The tip of the Icerberg

Bergs and Bullets: The Bias Behind Hidden Data

The Survivorship Bias in Data and other things you should consider before arriving at conclusions

Photo by ThisisEngineering RAEng on Unsplash

An Internet Meme

The below image you see is a meme I came across on Social Media recently. You might know the story behind it if you are a history or engineering enthusiast. What’s does this plane have red dots and what happened to the survey (also the name of the plane)?

Survivorship Bias Meme
Freddie Mercury- “Another One Bites The Dust”

What can we learn from this?

Practical

There a a lot of practical lessons like don’t only learn important life lessons from the most successful people in the world and to learn from those who failed as well. Or studying about the most successful companies in the world and ignoring those who failed. This bias leads to conclusions that maybe wrong such as a majority of successful people had these traits or the successful companies all had something in common and we only focus on them, the survivors of the selection bias.

Understanding your Dataset

Whether you are using a Dataset which you downloaded from Kaggle or it’s collected using your own research, there are many ways the data can be misleading if we do not look at the ‘bigger picture’.

Photo by National Cancer Institute on Unsplash

Why and How?

There are no hard and fast rules when it comes to ways of understanding your dataset but if you take time to understand about the data by asking, how it is collected, general practices and most preferably, industry specific knowledge (this is where Business Analysts are most helpful) so that we can find interesting patterns and tackle the unusual numbers.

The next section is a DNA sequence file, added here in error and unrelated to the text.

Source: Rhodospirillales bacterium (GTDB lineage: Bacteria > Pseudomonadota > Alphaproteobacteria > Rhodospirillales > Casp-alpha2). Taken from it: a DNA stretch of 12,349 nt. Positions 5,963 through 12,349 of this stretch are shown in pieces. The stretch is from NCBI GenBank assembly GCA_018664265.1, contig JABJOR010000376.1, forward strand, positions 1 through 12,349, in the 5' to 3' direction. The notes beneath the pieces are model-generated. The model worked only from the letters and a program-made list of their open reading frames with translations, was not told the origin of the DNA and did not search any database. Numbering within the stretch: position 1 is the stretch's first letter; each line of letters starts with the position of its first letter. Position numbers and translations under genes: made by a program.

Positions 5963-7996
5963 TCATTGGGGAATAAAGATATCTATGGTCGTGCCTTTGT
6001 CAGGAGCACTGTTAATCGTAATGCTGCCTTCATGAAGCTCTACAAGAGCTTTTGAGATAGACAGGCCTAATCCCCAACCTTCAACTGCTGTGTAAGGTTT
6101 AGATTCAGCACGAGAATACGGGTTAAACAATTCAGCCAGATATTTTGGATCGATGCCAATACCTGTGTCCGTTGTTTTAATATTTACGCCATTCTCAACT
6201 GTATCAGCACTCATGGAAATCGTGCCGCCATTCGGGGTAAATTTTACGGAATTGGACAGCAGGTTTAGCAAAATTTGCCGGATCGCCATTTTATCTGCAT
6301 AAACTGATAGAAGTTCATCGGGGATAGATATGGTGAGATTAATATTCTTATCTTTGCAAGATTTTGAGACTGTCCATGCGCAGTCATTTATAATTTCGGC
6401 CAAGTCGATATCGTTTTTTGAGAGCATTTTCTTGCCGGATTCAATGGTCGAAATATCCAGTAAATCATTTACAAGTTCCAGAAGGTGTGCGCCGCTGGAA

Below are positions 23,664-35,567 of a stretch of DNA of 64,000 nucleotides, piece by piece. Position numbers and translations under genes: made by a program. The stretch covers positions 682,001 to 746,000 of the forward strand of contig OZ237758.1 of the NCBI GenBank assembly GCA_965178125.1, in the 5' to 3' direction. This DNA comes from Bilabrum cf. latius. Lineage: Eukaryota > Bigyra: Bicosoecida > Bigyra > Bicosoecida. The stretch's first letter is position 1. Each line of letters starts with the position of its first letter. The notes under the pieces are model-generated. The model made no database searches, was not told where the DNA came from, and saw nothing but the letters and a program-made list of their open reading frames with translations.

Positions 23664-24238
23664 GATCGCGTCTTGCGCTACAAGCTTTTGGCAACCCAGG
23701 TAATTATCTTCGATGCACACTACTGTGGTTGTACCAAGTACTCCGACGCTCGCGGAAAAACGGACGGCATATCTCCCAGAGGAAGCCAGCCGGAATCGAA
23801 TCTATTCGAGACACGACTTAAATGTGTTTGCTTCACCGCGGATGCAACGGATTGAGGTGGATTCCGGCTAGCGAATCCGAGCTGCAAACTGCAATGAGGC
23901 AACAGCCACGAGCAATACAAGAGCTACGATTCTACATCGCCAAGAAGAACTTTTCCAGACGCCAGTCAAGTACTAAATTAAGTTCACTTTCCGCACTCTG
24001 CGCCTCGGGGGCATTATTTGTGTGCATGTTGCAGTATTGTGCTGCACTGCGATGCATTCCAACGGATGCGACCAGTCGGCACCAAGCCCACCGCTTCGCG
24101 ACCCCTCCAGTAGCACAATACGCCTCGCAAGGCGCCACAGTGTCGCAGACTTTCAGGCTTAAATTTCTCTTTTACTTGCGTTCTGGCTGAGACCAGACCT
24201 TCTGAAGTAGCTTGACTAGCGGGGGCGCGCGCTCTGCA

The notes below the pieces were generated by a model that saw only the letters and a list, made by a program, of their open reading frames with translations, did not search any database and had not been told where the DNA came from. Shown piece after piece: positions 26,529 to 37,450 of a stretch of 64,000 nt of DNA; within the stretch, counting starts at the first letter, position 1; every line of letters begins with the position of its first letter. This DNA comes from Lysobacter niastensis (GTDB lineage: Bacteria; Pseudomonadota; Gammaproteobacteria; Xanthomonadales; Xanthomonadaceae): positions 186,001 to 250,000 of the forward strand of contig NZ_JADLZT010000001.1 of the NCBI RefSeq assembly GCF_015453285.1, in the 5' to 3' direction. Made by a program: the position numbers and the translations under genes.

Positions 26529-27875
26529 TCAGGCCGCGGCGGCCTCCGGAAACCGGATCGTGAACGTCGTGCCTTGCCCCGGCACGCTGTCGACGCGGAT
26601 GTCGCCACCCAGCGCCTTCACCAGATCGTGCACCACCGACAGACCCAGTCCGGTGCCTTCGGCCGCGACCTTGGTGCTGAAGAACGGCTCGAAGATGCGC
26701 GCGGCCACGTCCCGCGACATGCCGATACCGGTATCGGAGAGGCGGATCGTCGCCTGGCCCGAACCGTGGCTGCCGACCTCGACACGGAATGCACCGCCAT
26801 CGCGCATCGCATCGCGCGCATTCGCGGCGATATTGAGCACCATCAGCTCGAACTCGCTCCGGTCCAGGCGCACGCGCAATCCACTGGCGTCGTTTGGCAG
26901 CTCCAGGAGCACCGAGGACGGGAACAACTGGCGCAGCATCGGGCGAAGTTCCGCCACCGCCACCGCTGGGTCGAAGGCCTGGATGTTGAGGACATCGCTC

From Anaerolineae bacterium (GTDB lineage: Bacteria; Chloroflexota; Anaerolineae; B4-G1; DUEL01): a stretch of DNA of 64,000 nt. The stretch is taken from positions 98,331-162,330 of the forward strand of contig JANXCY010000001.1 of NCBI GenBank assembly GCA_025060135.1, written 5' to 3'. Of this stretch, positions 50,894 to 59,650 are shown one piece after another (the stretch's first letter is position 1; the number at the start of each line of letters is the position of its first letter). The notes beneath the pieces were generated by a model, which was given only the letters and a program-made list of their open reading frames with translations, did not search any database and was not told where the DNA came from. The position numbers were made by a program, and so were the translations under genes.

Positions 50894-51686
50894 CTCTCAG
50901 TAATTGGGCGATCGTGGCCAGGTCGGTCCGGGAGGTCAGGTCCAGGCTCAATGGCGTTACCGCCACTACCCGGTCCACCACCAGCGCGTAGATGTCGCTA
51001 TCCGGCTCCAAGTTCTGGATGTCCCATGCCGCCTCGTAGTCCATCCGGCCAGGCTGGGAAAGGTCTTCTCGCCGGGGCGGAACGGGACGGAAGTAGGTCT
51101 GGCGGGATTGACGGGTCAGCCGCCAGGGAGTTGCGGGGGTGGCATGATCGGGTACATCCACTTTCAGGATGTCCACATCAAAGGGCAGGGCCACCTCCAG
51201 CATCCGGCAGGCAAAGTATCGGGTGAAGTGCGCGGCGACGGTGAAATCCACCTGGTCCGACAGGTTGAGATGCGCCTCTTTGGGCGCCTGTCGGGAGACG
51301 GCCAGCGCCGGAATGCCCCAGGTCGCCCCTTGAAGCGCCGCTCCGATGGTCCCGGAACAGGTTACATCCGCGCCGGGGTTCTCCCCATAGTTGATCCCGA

Missing Values

This can be a pain if we are having too many missing values. DO NOT make the mistake of dropping down values without knowing what caused them.

Outliers

These are the abnormally high or low values of a particular column. Think of pressure being 0 or body temperature above 50 degrees. These are impossible numbers that would ruin predictions and these must be removed. We use box plots to identify these values within the quartile range and we only remove the values that have a very significant difference to the other high/low values.

Skewness of Data

Photo by Luke Chesser on Unsplash

Conclusion

As much as we tend to have our own biases in perception, we should not let that happen to the data we are trying to understand. The Survivorship Bias will lead you to the wrong conclusions. Keep asking How and Why questions. Be open minded. Think beyond the numbers and what you see because after all, Data Science is about what you don’t see!

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Akhila Seneviratne

Data Engineer, Journalist and sports stats enthusiast. IT Undergraduate at University of Moratuwa